A mother and her three children were walking to the grocery store. They waited for the crosswalk sign to signal that it was safe to cross the street. But it wasn’t safe. A driver ran the red light, severely injuring the mother, and killing her three children.
That unfathomable tragedy happened in Adam Ericksen‘s community not long ago. Ericksen, a progressive Christian, blogs at Patheos’ catchily-named Teaching Nonviolent Atonement, and he wrote about the accident with lots of obvious compassion. In fact, that’s part of his point: the way to react to such a local disaster is by mourning with others, and by showing empathy to the bereaved. And I don’t disagree with him.
But there is a theological response that I find extremely pernicious. In the face of such tragedies, many people claim God’s sovereignty in a harmful manner. They say things like, “God is in control,” or “It’s part of God’s plan,” or “Everything happens for a reason.” But after experiencing tragedies like the one that struck my community, I can no longer believe in that notion of God’s sovereignty.
Please, don’t tell me that God is in control of such events. Don’t tell me that they are part of God’s plan. Don’t tell me that these things happen for a reason. A god who is in control, who plans for a man to run a red light at the exact time a mother and her three children cross the street, is not a god worthy of belief.
You’d expect the next paragraph to explain that the author was brought low by theological doubt, and that a doorway to a belief system without gods had suddenly opened. But that’s not where Ericksen takes this. At all.
The best way that I’ve found to understand such tragedies is summed up in one ugly word: Sin. The concept of sin has become taboo in many progressive circles, but I think progressives need to reclaim it. Sin says that there is something wrong with the world, that the world isn’t how it’s supposed to be, that a man running over three children is not part of God’s plan.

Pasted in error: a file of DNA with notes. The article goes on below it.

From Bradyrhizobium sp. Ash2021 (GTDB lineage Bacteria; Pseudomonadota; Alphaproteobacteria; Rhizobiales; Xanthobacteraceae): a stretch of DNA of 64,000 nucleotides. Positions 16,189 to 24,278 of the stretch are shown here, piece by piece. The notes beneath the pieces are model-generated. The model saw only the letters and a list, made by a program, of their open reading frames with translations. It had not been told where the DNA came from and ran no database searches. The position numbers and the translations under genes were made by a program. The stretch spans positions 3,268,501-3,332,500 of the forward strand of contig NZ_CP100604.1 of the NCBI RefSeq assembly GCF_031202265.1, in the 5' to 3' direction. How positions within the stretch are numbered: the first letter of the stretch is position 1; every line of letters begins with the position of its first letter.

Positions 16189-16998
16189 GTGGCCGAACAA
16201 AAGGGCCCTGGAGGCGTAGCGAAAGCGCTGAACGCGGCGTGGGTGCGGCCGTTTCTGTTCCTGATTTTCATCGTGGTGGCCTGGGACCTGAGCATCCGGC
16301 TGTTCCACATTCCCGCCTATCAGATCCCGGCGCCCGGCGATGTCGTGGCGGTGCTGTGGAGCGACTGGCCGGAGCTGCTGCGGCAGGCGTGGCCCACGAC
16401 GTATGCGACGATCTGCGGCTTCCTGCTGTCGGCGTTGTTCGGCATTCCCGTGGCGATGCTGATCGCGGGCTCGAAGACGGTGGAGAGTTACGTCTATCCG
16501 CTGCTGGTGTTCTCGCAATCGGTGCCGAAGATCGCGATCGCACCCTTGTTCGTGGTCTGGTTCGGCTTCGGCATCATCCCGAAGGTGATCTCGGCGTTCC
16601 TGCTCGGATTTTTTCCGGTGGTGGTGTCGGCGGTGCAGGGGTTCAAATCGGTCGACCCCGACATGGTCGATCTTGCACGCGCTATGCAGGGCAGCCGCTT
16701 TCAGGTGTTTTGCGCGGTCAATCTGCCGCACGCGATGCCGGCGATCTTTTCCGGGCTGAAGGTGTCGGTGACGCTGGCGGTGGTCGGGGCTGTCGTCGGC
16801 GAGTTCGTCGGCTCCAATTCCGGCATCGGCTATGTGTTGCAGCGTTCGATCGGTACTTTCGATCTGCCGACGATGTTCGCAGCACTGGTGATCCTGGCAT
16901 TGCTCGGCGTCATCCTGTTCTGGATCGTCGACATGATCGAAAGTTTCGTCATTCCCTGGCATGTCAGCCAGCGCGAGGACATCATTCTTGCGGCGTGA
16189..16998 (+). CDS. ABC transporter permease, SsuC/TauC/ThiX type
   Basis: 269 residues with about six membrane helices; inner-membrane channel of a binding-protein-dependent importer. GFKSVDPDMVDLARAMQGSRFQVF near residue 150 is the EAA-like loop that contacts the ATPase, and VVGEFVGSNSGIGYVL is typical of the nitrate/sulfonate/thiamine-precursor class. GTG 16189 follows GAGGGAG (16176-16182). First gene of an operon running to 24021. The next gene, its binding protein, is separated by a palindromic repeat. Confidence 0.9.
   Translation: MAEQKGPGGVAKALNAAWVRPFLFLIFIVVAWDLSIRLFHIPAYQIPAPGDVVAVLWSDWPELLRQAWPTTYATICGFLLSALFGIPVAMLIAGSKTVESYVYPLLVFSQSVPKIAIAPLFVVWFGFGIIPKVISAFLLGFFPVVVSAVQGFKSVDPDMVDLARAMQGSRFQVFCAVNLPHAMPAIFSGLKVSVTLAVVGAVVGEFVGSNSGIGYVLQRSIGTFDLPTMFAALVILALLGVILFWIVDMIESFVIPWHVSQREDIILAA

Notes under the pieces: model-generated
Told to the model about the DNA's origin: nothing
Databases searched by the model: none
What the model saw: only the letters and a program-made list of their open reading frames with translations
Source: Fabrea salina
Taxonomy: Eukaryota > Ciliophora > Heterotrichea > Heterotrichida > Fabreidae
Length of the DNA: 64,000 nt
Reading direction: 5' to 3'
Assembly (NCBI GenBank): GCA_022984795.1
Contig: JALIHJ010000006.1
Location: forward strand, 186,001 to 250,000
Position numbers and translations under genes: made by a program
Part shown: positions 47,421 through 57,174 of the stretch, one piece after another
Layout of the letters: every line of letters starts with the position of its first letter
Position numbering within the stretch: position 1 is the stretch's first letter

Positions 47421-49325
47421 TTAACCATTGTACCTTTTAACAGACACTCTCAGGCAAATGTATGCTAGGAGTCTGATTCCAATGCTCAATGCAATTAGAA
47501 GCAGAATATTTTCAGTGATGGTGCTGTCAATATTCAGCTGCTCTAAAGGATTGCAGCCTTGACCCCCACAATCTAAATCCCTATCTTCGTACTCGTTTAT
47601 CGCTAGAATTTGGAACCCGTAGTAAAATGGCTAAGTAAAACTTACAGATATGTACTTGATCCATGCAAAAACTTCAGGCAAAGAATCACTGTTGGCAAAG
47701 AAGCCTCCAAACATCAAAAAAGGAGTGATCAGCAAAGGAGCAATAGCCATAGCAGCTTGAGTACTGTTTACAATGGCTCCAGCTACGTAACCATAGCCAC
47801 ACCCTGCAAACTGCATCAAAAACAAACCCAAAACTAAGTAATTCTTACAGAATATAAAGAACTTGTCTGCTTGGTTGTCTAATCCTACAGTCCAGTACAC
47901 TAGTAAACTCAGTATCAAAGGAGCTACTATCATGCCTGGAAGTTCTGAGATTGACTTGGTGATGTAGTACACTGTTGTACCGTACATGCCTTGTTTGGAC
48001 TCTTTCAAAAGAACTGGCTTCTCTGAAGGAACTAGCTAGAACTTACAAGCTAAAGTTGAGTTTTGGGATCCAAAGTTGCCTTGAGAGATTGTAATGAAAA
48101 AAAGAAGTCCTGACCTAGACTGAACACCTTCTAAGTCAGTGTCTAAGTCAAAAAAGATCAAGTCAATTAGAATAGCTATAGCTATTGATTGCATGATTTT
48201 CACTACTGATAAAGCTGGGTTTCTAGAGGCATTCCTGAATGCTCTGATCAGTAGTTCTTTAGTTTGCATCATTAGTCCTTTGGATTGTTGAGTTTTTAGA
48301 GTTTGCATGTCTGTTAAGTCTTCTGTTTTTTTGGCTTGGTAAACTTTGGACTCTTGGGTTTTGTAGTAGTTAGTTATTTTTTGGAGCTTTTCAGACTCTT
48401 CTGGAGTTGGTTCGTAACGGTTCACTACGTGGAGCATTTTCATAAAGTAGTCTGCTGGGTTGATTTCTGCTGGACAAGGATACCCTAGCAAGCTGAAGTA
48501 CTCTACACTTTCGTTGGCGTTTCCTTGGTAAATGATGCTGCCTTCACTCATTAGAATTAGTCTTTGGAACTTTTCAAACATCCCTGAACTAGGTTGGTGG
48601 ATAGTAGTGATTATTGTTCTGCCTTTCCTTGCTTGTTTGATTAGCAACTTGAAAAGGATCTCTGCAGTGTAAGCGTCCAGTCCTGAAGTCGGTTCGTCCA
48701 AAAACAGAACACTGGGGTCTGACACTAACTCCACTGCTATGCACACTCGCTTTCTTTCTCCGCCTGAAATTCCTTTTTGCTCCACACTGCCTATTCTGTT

He next defines sin (never mind what the Bible says) as something we do that we know is wrong — like running a red light in an impatient moment — that leads to terrible outcomes. And that’s fine as far as it goes, but such “sin” sure doesn’t explain why tsunamis wipe out thousands of innocents in coastal regions, or why kids get leukemia, etc. Either there’s an Actor who planned those things (or at least set them in motion), or there isn’t, in which case Ericksen would have to cop to being an atheist.
No dice. He still very much believes in God:
First, God is sovereign in God’s promise to be present in our suffering. [I]n the face of suffering caused by sin, God’s heart is wounded. God suffers with us. In Jesus we discover that God empathizes with our suffering. God enters into the violence and despair of human sin and by doing so, God seeks to heal us in mind, body, and soul.
For real? He suffers? The Almighty, the biggest serial killer we’ve ever known, suffers — just like those parents of the three dead children do, you reckon?
An all-powerful, all-knowing entity empathizes? After either causing the accident or not lifting a finger to prevent it? He feels the parents’ pain?
I would more or less understand this if Ericksen were a Deist who thinks God created everything and then permanently retired, leaving his grand experiment to unspool according to the input and interaction of all human players. But Ericksen’s blog frequently refers to prayer, and he believes in the Bible, and he says that God’s greatest goal is to ultimately heal and console all of us:
Second, God is sovereign in God’s ability to heal, reconcile, and restore the world to himself. As the Book of Revelation claims, in the end God will wipe away every tear. … In the end, everything that’s wrong will be put to right, every tear will be wiped away, and every life will be restored to God’s loving embrace.
He’s the Creator, for goodness’ sake. Why doesn’t he work a little harder? And why would he have devised or allowed all that misery and heartbreak in the first place? Is it to ride in like a white knight — years, centuries, millennia too late — and receive gratitude for kissing our boo-boos? What rational person would want anything to do with that kind of moral bankruptcy?
Ericksen calls the Christian concept of a God who causes bad things to happen to bad people (even if they don’t know what they did wrong) “theological bullshit.” I agree. It just so happens that I see nothing to recommend his own built-on-quicksand theology, either.
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